When I was in college, I actually took an art history class at Emory in White Hall and fell in love with it. Early in my career, one of my co-workers had come to Emory, so when I saw a position here (for a graphic designer), I called her to ask about it. I worked at Emory for two years, then my husband at the time got a job in Chicago and we moved away for several years. I worked for Burrell Communications, one of the largest ad agencies in the country, where I learned some of the nuances of marketing. When I came back to Atlanta, I came back to Emory, where I work on different publications. But a lot of what I do is behind the scenes. As an associate creative director, I try to affect change in my group working with designers and writers. You'll see my stamp on various pieces, but I also like to give an opportunity to others to let them shine.

What inspired you to serve as Employee Council president?

I'd been asked to serve on the [now-defunct] President's Commission on Race and Ethnicity. So when the call came out for a representative for our division to serve on the Employee Council, I volunteered. It was much more than I expected. I knew that our mission was good, to represent all grades of employees. But as we started working, I realized that our reach was so much broader. Being on the Employee Council Executive Board, we have two to three annual meetings with President Wagner each year, just talking about ideas with him. Anyone on campus who is frustrated or upset or really wants to see change? I would tell them that Employee Council is a good place to start.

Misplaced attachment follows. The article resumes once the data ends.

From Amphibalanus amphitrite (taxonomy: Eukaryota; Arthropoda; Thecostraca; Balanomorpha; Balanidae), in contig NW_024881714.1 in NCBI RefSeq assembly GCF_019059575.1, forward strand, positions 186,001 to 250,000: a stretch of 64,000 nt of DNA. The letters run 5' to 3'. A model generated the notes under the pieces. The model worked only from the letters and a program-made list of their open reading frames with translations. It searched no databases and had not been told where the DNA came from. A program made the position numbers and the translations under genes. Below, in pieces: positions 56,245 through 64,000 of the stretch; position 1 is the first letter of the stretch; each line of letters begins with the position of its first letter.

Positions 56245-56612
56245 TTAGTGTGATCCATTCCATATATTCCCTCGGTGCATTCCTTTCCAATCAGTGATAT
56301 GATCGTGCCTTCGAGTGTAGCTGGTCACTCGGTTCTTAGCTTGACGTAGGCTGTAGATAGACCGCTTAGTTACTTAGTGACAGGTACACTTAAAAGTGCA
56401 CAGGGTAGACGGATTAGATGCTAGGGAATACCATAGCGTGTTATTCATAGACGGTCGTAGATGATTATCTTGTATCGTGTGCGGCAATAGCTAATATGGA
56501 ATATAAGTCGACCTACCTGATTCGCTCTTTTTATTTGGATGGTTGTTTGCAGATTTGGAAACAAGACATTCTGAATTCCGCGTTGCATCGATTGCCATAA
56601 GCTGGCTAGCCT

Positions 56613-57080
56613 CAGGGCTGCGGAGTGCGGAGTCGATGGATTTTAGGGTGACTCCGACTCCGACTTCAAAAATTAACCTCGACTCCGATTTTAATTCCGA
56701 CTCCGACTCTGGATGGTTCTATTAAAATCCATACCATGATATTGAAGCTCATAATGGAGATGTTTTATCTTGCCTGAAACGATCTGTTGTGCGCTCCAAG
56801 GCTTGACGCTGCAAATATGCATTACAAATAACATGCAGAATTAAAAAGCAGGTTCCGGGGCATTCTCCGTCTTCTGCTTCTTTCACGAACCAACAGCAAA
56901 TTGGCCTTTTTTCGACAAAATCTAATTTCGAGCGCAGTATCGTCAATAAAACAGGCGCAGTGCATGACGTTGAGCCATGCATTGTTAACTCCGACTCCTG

Do you feel the Employee Council able to affect change?

It's very possible. One of our goals is to increase awareness among employees: You do have a voice and people do care to listen, especially President Wagner. He wants to hear from every faction on campus. If everyone is silent then no one is heard. By speaking up and being engaged, I feel we have power.

What goals were you able to achieve?